• [0119]
    Fluorometer 200 is illustrated in FIG. 14 and is generally identical to fluorometer 100 discussed above, with the substantial differences noted herein. In an exemplary embodiment, the fluorometer 200 is a portable unit that includes a power supply (not shown), such as a watch-type battery or a rechargeable battery. The fluorometer 200 may include a housing 226 in which the detector, the processor and the power supply are housed. In order to provide portability, the housing 226 may have an overall length of about 2 inches to 6 inches. Fluorometer 200 includes a probe 208 used to illuminate the tissue being examined, e.g., the mucosa or a blood sample, and transmit the fluorescence to a light detector by depressing an activation switch 228.
  • [0120]
    The fluorometer 200 also includes one or more output components. In some embodiments, the output component is disposed in or on the housing. Exemplary output components include a display screen 230, a speaker 232, and/or a vibrating component (not shown). The display screen 230 may be an LCD display, an AMOLED display or the like. The output of the particular output components may be used to signal to the user that the analyte reading was successfully completed. For example, the display screen 230 may display an icon that is illuminated when successful analyte readings are obtained. The speaker 232 can provide an audible signal that the analyte reading was obtained successfully. The vibrating component similarly can provide a vibration signal to indicate successful analyte readings. Such tactile or audible outputs are particularly useful if the analyte reading is self-administered, or if the testing is performed in settings where bright sunlight or other conditions make it difficult to view the display screen.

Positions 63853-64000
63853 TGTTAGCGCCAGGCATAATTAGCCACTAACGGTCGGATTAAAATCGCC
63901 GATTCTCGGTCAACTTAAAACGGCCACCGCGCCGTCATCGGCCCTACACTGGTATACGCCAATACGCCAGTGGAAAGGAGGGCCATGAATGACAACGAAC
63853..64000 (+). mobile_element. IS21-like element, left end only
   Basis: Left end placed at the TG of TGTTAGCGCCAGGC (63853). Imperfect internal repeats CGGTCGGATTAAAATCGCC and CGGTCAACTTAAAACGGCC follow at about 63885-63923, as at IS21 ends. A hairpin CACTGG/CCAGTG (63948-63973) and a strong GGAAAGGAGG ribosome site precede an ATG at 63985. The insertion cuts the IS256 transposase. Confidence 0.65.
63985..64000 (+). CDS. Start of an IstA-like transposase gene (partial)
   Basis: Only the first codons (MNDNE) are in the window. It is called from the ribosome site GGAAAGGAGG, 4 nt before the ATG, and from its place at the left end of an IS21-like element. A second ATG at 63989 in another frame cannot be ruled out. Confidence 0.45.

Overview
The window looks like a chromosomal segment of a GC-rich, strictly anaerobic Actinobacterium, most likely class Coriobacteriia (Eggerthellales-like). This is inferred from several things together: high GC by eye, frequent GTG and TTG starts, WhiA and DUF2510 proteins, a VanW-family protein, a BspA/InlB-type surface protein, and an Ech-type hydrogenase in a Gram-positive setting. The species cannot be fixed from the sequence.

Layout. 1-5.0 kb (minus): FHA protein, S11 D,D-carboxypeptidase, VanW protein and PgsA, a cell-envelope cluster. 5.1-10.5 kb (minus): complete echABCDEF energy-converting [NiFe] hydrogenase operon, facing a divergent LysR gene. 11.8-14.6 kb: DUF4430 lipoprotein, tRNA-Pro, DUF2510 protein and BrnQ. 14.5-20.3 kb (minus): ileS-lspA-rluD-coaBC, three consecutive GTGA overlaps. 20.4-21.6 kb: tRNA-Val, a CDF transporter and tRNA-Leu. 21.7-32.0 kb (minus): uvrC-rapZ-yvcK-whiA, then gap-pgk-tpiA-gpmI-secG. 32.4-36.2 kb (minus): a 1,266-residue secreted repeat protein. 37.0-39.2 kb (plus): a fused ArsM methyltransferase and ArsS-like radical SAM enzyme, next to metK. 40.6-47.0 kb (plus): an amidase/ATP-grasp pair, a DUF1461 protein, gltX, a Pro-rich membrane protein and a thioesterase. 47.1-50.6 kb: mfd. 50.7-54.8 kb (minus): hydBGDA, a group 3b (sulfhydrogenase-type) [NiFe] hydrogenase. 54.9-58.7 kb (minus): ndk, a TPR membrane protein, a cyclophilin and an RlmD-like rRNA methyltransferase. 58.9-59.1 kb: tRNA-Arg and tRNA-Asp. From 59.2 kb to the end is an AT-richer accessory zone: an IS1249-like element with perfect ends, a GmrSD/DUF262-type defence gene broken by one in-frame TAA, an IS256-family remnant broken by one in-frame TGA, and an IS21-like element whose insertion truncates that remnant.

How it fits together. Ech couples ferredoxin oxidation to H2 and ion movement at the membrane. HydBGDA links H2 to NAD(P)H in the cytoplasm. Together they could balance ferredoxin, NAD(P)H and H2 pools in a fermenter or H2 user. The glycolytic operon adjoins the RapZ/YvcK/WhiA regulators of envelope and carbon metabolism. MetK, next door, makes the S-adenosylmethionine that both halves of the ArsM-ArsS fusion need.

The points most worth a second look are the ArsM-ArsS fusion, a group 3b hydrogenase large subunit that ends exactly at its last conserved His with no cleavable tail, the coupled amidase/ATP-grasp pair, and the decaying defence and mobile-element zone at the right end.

• [0121]
    The output component further provides an indication of the concentration of analyte in the tissue being examined. In some embodiments, the display provides a numerical indication of the analyte concentration 240. The speaker 232 may alternatively, or in addition, provide the numerical analyte concentration audibly.
  • [0122]
    For certain users of the fluorometer 200, the raw analyte information may not be meaningful. Accordingly, the fluorometer 200 may allow the user or a health care provider to enter threshold concentrations for a health range of analyte concentration. In some embodiments, the threshold concentrations may be entered at the time of manufacturing, e.g., programmed in software or hard-coded. In use, the fluorometer 200 would determine whether the detected concentration of iron is below a preselected concentration of iron. Such concentration of iron may be selected based on the circumstances, e.g., to determine whether an individual is iron-deficient or iron-replete. The display or other output device would provide an indication 242 to the user that the iron concentration was below this threshold. For example, the display would provide an indication “LOW” iron concentration or “IRON REPLETE” etc. The speaker audibly provides the same phrase. A vibrating component can be programmed to vibrate in a certain manner to indicate that a threshold has been exceeded, e.g., two consecutive vibrations for low iron concentrations.
  • [0123]
    The fluorometer 200 may also be programmed to track trends in the analyte concentration over time. In some embodiments, the fluorometer 200 includes a memory that stores multiple analyte readings, which can be tagged with a patient identification and a time stamp. When successive analyte readings are obtained for a particular patient, the fluorometer 200 can determine whether the analyte concentrations are increasing or decreasing as well as the rate of such increase or decrease. Trend indications 244 are provided by the display, e.g., upward or downward trend arrows or alphanumeric indications such as “IRON CONCENTRATION INCREASING” or “IRON CONCENTRATION DECREASING.” The speaker 230 and vibrating component can likewise provide such information to the user in a similar manner as described above for the analyte concentration.